After several yellow fever epidemics in the later 18th century, in 1799, city officials in Philadelphia (who thought the fever was caused by unclean water) formed a committee to design the country’s first municipal water system. The original design was fraught with problems, but, the second one, designed by John Davis and Frederick Graff, became the Philadelphia Water Works, whose iconic Greek Revival architecture remains a tourist draw even now. Begun in 1812, it’s decorative style was intended to hide its decidedly industrial function. While visitors wanted to understand how this new engineering marvel worked, many people came to see it for its beauty and location along the river. It attracted so many, in fact, that it became the second largest tourist attraction in the U.S., only topped by Niagra Falls! (Notice the water theme here?)
On the site of the current Philadelphia Museum of Art, a reservoir holding three million gallons of water was built and two steam engines operated the pumping system. A few years later, the dam that still spans the Schuylkill river was constructed to funnel water to a mill house. Wooden water wheels replaced the steam engines and so effectively moved the water that watching them work was a highlight of a trip to the Water Works. Later, turbines replace the water wheels and the mill house was modernized to match advances in the industry. Over the years, the Water Works grew to be a destination in itself with promenades, formal gardens and sculptures creating an outdoor space along the river that appealed to local residents and visitors alike. Its hey day was from around 1830-1850 and in 1860, the first boathouse was built as the pooling effect from the dam created a perfect sculling environment. Even once the Water Works became obsolete (and closed in 1909), it was not abandoned. It became the Philadelphia Aquarium in 1911 and remained so until it closed in 1962.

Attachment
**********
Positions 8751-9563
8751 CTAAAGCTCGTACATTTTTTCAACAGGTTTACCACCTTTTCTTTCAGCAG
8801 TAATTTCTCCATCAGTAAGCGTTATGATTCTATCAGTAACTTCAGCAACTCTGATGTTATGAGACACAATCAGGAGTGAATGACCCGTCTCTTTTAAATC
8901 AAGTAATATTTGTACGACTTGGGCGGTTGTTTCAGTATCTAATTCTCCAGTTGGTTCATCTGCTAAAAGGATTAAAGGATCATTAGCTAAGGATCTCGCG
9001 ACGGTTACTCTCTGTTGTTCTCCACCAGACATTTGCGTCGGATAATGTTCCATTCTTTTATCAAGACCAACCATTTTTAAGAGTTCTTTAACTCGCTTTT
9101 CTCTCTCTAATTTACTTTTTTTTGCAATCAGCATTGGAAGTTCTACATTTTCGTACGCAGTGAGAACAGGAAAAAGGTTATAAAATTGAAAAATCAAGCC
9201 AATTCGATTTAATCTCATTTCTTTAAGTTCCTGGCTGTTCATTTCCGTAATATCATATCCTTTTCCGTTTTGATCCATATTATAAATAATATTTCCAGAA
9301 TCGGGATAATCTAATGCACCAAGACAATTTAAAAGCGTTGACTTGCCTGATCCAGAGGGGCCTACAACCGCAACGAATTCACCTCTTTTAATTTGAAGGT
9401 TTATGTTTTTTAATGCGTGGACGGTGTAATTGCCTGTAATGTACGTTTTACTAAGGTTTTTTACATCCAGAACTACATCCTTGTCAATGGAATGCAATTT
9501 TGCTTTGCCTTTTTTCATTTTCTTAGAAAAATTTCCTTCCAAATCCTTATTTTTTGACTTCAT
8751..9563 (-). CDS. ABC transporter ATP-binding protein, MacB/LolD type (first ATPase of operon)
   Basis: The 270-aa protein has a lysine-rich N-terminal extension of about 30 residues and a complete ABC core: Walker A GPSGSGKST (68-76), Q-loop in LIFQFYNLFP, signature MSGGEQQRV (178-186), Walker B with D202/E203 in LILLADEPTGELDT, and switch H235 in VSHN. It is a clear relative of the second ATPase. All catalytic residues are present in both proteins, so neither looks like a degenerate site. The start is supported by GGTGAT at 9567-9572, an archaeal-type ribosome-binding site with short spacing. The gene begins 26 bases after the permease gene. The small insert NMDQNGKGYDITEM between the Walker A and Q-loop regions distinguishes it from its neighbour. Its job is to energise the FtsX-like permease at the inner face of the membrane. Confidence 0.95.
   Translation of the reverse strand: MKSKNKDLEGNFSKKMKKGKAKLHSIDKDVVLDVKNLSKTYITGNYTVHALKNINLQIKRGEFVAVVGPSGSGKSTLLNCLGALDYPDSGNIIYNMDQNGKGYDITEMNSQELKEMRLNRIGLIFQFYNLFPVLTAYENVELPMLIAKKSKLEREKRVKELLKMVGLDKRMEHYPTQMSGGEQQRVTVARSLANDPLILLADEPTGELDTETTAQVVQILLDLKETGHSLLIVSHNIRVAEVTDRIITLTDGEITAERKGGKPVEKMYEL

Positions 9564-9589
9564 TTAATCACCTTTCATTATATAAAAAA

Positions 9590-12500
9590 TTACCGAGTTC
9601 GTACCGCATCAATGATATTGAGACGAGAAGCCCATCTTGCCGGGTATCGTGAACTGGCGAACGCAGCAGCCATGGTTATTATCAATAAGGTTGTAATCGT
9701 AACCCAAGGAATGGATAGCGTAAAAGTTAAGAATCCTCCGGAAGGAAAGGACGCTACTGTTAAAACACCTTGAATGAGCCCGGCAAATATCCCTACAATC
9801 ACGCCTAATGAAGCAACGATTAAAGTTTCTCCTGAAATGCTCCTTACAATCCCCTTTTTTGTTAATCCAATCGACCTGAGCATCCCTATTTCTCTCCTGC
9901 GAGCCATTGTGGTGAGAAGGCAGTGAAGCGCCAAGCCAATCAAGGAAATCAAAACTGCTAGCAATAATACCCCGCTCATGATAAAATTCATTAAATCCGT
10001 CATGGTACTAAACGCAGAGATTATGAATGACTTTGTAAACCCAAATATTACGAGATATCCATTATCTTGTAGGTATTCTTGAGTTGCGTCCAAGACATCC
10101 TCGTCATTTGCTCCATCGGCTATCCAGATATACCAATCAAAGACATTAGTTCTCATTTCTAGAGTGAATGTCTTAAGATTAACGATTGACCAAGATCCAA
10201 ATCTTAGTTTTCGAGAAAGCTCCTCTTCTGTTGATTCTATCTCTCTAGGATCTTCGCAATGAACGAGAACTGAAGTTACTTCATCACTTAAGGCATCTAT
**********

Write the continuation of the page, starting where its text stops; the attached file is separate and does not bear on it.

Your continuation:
Today, a restaurant occupies the space above the river, but the inner workings of the most recent version of this engineering masterpiece have been refurbished and tours are available explaining how the system worked. The classical architecture ensures that the Water Works is a very visible part of the river’s edge, much like the boathouses just beyond, which wouldn’t have existed without it. A fairly recent project on the other side of the river built a skateboard park and other walking/biking trails that connect to the original promenade, making it a destination for residents and visitors alike, just as it was 200 years ago.